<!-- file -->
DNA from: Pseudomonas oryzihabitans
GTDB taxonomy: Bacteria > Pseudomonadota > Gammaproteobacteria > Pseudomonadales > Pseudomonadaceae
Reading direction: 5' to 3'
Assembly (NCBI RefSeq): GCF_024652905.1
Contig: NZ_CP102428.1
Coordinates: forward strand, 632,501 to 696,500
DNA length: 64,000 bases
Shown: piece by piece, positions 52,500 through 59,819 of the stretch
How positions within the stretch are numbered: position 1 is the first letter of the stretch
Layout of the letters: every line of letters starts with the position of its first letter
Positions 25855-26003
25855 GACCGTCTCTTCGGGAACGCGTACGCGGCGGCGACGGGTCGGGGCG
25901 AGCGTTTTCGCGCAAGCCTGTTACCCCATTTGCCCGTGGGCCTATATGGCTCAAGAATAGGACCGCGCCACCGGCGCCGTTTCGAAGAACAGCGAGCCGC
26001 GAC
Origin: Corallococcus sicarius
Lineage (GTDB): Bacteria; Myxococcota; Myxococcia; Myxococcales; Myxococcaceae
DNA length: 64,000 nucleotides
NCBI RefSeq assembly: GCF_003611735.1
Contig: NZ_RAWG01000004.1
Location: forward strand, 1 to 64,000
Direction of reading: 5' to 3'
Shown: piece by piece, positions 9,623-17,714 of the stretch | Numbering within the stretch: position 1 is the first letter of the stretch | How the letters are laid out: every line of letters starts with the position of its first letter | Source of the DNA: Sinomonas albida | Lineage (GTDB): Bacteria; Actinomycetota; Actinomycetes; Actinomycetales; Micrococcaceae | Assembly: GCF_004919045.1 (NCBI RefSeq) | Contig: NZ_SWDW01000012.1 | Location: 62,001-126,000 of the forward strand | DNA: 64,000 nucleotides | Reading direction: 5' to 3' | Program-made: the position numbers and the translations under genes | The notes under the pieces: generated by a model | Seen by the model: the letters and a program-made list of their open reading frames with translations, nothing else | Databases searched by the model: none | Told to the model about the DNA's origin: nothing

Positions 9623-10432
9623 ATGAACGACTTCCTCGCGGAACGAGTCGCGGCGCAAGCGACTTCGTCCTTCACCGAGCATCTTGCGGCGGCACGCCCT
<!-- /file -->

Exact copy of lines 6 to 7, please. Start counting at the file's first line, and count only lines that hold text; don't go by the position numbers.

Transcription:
Coordinates: forward strand, 632,501 to 696,500
DNA length: 64,000 bases